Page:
Yesterday, an officer-involved shooting in Nassau County, NY resulted in the death of one of the responding police officers. Officers shot a knife-wielding suspect, who charged them in the hallway of his house, killing him.
Just after the shooting, a plain-clothed officer entered the scene carrying a long gun. He was mistaken for a suspect and shot by one of the officers inside the house. The victim officer later died of his injuries at the hospital.
When police officers arrive to assist at the scene of a call, it is imperative that clear communications, either verbally or by radio, precede them. The officers on scene should be made aware of your approach.
I arrived at an officer-involved shooting several months ago. The robbery suspect was down in the driveway and officers were clearing the house. I responded to assist them. Before entering the front door, I announced, “LPD, coming in!” several times until I heard the acknowledgement, “Clear, one coming in!”
Stress cannot only hinder fine motor skills, but also “fine thinking skills.” During a hot call, officer safety considerations need to be broken down into simple concepts.
I do not know if the victim officer in Nassau announced his presence and intent at the incident, nor if he received a proper response. It is unfortunately evident that there was a communication breakdown. I am saddened by the loss of yet another fine officer this year.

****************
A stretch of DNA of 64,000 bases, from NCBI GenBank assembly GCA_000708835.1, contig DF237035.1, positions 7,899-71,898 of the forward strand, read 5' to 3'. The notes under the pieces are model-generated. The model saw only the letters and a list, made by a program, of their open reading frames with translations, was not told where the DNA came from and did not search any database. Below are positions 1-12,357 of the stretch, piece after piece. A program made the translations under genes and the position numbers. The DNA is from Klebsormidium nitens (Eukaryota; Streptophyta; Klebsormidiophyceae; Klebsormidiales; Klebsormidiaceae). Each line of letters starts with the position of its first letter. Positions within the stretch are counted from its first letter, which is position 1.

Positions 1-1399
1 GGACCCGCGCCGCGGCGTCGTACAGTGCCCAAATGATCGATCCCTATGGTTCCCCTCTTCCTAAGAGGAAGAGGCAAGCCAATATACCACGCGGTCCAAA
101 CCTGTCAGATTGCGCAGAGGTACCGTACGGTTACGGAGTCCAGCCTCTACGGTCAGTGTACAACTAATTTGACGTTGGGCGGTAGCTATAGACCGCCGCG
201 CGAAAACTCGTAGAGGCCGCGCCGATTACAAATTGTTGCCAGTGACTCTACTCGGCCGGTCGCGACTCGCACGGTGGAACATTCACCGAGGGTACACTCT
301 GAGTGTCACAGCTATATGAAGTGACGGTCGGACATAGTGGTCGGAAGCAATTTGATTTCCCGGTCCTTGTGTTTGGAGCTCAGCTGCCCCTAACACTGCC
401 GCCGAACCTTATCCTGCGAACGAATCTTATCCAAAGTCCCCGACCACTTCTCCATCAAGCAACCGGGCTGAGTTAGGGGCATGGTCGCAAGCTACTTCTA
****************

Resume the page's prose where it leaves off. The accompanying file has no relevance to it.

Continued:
If your officers do not have a standard verbal or radio procedure when entering a scene or during building search, put one into play. Some agencies use words like “Blue” or “Green” as familiar terms, as in “Green, green, green, coming in!” for a sheriff’s office.
Teamwork is one of the most important assets we have in law enforcement. It is the force multiplier for our Thin Blue Line. Clear communication is always necessary for good teamwork.
Randy is a twenty-three year veteran officer of a mid-size Florida police department. He served as a SWAT team officer for 21 years, to include 12 years as a team leader. His other duties included police K9 handler, FTO, and detective. Currently serving as a midnight shift sergeant, he is also his department’s SWAT Coordinator.